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I basically have to query the database to grab all the active properties, then grab content under each property for sections such as accommodations/experiences, and based on that generate basically a site map.

I'm wondering if I should go with using purely DOM methods ( would have me doing a hundred or so createElements, inside of loops, appendChild, etc ) or just do a giant string concatenation and validate that then render it as xml?

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4 Answers

Personally, I always try to use the DOM methods for XML generation. The reason is simple, it performs all the necessary escaping and entity generation for you.

$xmlBlock = '<foo>';
$xmlBlock .= '<bar>'.htmlspecialchars('baz', ENT_NOQUOTES, 'utf-8', false).'</bar>';
$xmlBlock .= '</foo>';

Compared to:

$node = $dom->createElement('foo');
$node->appendChild($dom->createElement('bar', 'baz'));

But then again, that's just my personal preference...

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I would generate it with strings, in most cases.

$myXml  = "<?xml ...... ";
$myXml .= "<rootNode>";
$myXml .= "<child>";

etc..

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Ya.. I usually do this because it's time conserving and succinct. –  meder Aug 12 '10 at 17:25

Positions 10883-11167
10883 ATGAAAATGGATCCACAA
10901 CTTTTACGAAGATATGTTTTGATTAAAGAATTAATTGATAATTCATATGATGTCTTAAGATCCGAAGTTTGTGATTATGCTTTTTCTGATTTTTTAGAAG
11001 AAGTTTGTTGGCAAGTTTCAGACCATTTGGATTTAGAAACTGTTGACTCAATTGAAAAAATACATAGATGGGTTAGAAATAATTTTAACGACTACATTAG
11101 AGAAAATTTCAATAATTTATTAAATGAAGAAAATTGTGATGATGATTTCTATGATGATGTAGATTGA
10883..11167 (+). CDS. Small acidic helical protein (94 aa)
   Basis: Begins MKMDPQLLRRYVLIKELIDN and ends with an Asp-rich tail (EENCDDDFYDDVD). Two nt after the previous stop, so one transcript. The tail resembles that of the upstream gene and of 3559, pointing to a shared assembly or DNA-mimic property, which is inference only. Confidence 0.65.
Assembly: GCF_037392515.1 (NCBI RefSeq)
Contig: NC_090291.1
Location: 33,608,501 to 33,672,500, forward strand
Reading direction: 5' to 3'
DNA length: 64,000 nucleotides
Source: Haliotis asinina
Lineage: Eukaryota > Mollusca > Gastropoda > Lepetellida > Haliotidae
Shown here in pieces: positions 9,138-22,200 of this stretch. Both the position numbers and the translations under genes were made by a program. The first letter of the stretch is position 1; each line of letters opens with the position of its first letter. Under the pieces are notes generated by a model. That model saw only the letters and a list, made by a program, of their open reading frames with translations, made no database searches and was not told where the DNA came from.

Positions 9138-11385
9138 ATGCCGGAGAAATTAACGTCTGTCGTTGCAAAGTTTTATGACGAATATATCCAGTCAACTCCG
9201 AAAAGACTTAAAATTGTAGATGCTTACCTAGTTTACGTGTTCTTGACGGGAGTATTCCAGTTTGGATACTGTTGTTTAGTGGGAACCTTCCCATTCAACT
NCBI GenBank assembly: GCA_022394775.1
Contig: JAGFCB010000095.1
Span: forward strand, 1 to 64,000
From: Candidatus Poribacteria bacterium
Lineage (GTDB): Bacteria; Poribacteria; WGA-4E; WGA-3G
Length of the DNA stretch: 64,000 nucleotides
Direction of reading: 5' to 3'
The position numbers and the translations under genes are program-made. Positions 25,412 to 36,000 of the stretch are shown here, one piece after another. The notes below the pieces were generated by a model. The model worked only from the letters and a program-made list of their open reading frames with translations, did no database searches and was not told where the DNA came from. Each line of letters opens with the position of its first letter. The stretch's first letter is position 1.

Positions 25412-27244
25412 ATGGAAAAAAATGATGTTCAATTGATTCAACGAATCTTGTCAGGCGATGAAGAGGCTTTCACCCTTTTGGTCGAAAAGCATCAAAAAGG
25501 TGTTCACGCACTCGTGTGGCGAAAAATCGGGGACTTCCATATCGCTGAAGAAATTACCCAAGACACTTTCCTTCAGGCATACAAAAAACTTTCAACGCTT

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Performance-wise, string concatenation then doing a double-pass on the string is at a disadvantage. XML validation in the case of DOM methods is done for you automatically.

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If you're concerned about performance, use output buffering to build the XML content. Also, build or find a trivial library that maintains a tag stack, does XML escaping, etc, so that you can guarantee well-formed output. That way, you can skip the validation pass unless you really need to verify conformance to a schema or DTD.

I don't know of anything in PHP, but the Android XmlSerializer is a good model of the minimum API you need to produce guaranteed-well-formed XML without building a DOM in memory as part of the process. The code involved isn't complicated and can be built and tested separately from any applications that use it.

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